(CBS) So I’ve had a weekend to digest the Kerry Wood retirement. All the dust of initial surprise, the immediate realization of a career’s mortality and the contemplation of Wood’s position in Cubs history has pretty much settled.
The dozens of you who read my stuff know that I did not want Wood in a Cubs uniform for the 2012 season. He was a mascot at best, a remnant of what I hope is the old Cubbie way of folk heroism. There was no chance in hell that Theo Epstein and Jed Hoyer had him as a part of their greater plan, and Wood returning was more a favor to Tom Ricketts and the throng of nostalgic nitwits who would cheer an unproductive signing at the team convention than it was anything strategic.
I didn’t want to be right about Wood being done, but here we are. These past two months or so saw what I already knew—he just couldn’t be productive to a major league squad anymore. Kudos to Wood, though, on realizing that before somebody above him in the organization had to force him to realize it. Painful as it was to watch him get touched up almost every outing in 2012, it would be far sadder if Dale Sveum or Epstein or Hoyer had to call him into one of their offices for a come-to-Jesus session.
In what I saw as his career in a nutshell, Wood appeared in his final game on Friday and struck out the only batter he faced in a game that the Cubs did not win. The respect he received from fans, broadcasters, and his son as he walked across the third baseline chalk for the last time was fitting, as was the irony of most being wrapped up in the final chapter of Kerry Wood while the rest of the team took one on the chin. The Cubs fanbase has often made individual players bigger than the team, usually to its own detriment, and Friday was no different.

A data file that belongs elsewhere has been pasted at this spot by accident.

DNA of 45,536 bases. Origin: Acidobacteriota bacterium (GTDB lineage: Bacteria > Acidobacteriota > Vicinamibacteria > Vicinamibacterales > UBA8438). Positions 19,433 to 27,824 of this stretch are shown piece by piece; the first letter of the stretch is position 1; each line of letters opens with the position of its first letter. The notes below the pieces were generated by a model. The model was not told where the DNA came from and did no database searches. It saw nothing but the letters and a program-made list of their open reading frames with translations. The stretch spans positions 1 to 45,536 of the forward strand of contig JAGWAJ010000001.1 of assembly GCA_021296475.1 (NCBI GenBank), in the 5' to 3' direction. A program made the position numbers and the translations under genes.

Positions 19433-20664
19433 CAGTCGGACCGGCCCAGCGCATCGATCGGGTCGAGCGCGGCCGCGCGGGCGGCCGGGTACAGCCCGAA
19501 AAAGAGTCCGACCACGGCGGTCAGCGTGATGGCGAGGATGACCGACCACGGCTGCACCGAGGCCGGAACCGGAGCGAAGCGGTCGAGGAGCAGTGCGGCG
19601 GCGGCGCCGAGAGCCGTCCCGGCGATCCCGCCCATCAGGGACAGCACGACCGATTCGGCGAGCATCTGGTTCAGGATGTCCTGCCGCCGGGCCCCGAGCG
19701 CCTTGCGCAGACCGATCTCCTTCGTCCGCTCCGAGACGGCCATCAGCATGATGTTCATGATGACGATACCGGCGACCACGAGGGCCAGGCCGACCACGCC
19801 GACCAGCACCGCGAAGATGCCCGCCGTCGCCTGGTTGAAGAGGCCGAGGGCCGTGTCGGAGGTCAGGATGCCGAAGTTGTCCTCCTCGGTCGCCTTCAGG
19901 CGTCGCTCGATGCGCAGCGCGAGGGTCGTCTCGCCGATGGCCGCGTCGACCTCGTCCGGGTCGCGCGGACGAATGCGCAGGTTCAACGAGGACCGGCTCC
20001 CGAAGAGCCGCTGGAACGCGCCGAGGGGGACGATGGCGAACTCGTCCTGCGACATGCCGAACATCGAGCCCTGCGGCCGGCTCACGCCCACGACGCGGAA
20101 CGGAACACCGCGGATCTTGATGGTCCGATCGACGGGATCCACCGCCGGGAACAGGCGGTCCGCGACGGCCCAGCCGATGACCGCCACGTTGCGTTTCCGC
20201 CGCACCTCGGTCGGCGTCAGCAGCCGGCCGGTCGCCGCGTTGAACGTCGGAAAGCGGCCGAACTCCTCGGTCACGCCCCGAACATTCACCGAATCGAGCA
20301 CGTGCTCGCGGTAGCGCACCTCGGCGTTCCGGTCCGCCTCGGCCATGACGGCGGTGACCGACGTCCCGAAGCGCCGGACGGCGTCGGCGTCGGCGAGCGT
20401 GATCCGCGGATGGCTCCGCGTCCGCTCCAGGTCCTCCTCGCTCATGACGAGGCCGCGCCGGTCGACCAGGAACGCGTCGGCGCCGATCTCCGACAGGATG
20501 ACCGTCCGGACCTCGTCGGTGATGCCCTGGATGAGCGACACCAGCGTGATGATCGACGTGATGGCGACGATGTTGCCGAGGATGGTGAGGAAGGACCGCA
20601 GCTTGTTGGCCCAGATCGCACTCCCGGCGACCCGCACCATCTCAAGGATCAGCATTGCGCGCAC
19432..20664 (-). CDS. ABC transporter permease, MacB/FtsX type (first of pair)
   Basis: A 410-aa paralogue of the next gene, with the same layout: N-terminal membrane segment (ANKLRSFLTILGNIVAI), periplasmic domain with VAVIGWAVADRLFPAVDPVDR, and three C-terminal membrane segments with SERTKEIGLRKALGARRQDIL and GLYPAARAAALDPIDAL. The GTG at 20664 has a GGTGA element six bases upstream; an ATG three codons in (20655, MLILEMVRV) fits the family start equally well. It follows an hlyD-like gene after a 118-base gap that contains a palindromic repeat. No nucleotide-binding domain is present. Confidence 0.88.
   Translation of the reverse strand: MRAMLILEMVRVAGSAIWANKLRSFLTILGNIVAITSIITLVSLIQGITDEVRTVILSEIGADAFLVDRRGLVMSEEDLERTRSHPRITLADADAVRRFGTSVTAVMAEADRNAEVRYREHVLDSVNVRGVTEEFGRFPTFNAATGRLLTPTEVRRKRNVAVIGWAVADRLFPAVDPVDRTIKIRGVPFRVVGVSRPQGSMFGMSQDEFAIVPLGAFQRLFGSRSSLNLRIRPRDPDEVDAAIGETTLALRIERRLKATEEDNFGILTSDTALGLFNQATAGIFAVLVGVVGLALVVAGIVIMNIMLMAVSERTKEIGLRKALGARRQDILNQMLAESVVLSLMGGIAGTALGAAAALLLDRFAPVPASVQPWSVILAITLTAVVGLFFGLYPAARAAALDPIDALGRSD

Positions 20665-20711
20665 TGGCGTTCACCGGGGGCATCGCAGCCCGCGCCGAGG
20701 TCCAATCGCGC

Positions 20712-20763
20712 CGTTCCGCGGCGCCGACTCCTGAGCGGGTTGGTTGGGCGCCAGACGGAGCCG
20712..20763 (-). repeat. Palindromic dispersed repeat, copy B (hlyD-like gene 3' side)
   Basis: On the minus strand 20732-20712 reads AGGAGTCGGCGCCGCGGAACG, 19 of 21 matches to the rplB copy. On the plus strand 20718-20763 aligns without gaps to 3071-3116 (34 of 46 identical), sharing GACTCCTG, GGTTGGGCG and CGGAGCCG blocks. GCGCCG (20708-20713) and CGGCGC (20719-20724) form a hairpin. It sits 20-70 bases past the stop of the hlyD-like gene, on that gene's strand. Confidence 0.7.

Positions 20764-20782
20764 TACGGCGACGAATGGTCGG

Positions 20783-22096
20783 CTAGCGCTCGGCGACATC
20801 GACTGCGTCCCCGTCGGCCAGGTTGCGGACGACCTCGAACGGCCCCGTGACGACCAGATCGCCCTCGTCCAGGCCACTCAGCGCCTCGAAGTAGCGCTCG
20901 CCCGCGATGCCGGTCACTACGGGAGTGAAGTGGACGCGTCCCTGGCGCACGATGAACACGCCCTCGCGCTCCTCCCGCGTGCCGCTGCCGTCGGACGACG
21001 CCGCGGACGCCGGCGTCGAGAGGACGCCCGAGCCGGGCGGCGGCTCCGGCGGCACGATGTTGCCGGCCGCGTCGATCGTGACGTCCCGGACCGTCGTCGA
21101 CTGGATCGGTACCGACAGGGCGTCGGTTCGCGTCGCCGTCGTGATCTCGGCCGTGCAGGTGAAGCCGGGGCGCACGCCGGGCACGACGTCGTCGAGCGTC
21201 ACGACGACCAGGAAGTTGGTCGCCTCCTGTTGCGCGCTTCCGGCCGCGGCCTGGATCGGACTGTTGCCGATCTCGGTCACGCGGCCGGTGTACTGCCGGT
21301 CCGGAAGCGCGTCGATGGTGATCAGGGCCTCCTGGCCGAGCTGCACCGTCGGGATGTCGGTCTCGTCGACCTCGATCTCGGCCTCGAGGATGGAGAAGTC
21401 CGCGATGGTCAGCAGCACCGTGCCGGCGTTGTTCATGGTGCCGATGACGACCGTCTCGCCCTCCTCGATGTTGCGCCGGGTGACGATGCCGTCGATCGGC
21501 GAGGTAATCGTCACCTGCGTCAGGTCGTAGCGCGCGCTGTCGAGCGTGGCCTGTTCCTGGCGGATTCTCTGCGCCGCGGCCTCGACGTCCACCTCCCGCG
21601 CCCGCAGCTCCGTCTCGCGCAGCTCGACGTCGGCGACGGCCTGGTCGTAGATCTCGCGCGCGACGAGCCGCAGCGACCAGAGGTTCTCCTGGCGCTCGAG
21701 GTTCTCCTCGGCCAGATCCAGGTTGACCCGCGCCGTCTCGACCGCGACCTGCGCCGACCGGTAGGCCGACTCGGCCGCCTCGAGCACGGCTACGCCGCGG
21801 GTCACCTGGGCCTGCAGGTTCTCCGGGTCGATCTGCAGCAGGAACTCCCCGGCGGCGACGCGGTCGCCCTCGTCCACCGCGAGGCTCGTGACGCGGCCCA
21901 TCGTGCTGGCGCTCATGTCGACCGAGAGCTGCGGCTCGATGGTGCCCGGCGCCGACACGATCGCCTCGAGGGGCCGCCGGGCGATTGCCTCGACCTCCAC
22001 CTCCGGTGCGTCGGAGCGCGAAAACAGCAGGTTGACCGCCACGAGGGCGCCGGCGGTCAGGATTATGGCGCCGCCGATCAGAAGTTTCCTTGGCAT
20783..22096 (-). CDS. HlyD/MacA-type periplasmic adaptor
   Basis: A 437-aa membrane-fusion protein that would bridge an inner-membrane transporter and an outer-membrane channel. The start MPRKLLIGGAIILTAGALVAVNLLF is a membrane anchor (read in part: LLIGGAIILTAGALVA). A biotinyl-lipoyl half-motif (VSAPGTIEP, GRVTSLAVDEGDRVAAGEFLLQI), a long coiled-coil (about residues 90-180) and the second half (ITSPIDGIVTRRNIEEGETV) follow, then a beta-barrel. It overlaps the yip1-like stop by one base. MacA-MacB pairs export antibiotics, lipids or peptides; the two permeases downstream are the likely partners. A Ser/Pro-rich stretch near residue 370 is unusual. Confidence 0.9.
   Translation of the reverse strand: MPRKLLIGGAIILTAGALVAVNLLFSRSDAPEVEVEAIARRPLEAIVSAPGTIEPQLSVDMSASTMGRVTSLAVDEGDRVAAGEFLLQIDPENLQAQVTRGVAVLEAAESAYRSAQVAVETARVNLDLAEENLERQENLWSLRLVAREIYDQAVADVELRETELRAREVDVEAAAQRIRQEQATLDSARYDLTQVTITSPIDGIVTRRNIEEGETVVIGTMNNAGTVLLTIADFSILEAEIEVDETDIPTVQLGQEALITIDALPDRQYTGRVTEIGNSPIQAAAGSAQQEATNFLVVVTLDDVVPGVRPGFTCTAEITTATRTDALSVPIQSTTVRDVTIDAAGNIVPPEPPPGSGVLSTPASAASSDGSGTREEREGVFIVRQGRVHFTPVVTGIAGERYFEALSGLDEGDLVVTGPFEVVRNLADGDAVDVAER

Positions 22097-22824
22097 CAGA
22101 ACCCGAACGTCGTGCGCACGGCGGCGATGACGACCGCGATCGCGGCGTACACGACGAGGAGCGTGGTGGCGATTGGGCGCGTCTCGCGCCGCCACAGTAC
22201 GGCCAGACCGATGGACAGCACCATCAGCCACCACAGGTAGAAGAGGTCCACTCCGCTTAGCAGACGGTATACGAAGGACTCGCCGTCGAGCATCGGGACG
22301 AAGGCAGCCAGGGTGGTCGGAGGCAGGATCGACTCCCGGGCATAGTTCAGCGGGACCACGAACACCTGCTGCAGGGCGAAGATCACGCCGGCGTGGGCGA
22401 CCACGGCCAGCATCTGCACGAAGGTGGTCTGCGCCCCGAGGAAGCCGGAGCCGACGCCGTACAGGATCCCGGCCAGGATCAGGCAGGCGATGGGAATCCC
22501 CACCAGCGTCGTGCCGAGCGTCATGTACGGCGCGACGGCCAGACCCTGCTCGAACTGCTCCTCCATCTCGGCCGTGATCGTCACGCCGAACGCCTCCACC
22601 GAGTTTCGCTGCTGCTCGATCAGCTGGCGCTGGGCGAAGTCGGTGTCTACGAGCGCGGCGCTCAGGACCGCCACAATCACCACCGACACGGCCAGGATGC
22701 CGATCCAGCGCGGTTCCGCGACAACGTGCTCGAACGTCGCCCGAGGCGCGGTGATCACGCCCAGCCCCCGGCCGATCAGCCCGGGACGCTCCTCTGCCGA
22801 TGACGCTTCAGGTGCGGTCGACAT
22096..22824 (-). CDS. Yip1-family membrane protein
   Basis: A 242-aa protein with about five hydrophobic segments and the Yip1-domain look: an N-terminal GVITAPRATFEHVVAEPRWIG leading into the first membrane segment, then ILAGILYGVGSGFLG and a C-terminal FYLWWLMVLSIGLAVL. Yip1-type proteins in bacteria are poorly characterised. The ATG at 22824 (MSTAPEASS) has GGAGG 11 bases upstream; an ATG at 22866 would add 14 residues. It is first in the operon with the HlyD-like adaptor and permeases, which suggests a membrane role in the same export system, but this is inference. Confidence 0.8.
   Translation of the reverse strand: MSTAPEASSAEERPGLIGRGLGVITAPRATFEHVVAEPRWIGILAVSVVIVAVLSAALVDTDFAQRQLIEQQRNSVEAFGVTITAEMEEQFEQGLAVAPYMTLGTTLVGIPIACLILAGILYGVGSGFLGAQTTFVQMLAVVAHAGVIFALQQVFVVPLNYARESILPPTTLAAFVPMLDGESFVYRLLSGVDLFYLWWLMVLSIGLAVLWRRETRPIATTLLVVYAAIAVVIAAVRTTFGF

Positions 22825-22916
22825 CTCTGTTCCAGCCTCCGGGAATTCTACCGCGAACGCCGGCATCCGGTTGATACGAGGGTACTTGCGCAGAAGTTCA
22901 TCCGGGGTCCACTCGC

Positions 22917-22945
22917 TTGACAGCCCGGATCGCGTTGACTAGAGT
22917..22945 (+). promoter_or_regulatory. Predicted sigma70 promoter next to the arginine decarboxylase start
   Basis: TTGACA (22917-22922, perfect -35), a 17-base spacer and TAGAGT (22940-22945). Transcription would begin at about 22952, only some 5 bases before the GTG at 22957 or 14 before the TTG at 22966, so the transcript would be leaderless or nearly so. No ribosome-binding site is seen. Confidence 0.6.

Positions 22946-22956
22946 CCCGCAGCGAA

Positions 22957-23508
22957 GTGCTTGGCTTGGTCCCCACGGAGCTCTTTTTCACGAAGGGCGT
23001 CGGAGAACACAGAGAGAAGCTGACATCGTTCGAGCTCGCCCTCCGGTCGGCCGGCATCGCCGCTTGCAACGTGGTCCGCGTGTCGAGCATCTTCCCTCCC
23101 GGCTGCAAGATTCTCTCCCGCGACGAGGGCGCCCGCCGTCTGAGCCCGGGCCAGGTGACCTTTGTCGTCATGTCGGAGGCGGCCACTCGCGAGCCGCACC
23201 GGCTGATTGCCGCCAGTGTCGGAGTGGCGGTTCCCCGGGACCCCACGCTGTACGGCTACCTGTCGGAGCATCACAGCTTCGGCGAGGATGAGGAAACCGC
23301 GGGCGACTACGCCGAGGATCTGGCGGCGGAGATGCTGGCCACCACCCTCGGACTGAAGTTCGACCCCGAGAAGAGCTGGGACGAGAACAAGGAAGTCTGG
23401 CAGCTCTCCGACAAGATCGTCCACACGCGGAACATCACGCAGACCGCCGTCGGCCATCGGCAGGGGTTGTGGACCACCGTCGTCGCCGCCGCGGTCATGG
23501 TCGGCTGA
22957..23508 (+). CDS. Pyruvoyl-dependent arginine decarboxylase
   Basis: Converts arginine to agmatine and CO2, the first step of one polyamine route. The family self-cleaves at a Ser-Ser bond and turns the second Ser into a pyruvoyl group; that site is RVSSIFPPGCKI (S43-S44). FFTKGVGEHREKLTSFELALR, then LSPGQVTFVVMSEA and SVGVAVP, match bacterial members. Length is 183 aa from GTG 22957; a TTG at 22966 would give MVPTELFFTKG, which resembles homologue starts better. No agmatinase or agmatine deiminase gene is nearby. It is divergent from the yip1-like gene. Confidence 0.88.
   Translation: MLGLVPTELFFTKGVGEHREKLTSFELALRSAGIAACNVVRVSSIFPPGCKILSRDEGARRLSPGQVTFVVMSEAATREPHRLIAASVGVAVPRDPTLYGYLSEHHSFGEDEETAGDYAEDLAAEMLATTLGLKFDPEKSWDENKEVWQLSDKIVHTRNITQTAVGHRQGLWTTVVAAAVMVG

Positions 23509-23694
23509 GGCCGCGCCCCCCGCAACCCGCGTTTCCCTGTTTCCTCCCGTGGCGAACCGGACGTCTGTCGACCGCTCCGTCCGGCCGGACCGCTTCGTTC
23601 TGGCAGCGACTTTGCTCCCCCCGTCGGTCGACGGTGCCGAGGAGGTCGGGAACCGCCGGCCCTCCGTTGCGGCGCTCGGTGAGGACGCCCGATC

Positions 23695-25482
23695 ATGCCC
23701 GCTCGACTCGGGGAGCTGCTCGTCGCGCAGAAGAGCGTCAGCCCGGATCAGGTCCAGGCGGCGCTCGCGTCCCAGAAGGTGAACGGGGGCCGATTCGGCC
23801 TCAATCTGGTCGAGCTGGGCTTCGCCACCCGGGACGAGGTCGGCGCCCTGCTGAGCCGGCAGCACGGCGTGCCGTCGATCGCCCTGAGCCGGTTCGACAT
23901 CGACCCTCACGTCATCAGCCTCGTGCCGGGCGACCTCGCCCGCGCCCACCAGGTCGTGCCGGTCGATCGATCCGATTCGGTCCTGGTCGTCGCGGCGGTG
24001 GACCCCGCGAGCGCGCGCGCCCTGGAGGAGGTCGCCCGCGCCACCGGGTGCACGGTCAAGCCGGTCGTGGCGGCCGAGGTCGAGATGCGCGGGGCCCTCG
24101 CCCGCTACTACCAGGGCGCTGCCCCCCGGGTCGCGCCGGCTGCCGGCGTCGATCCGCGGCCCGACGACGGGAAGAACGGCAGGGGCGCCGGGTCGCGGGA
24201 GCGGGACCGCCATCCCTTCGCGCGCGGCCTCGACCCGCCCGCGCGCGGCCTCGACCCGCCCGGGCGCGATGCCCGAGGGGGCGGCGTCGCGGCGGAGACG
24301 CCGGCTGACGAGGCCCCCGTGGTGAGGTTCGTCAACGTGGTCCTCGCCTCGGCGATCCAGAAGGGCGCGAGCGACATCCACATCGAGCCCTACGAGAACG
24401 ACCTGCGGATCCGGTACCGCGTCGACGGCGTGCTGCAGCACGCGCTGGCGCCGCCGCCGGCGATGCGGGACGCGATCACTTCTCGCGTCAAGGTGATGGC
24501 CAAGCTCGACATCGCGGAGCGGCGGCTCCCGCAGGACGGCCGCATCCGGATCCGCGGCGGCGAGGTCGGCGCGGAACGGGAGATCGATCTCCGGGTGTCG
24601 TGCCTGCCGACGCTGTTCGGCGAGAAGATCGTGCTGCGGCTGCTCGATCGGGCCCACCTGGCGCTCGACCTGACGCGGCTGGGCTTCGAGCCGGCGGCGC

And immediately the Kerry Wood career autopsy began. He’s as polarizing a player in terms of career assessment as I can think of. On one side you have the loyal followers who place on a pedestal a single pitching performance—in my opinion the greatest of my lifetime, but just one game nonetheless—a playoff homerun in a game the Cubs lost, his longevity with the team, his seeming love for the city and fans, and his willingness to battle back from bad luck. On the other you have those like me who consider his whole career and not just the feel-good.
Wood’s career is ultimately a disappointment to me. Thirteen-plus seasons are nothing to sneeze at, but sprayed across most of those seasons was a body that a sneeze could shatter. Wood’s luck was awful, but his own stubbornness contributed to the “what could have been” theories as well. He flat out refused to listen to those who said his mechanics would be the death of his career, even going so far as to lash out at such people including then Cubs broadcaster Steve Stone, a guy who is rarely second-guessed when it comes to pitching analysis. Stone and those who agreed with him ended up being right, and surgeries turned Wood from dominant starter to yeoman reliever.
He also contributed to zero championship seasons.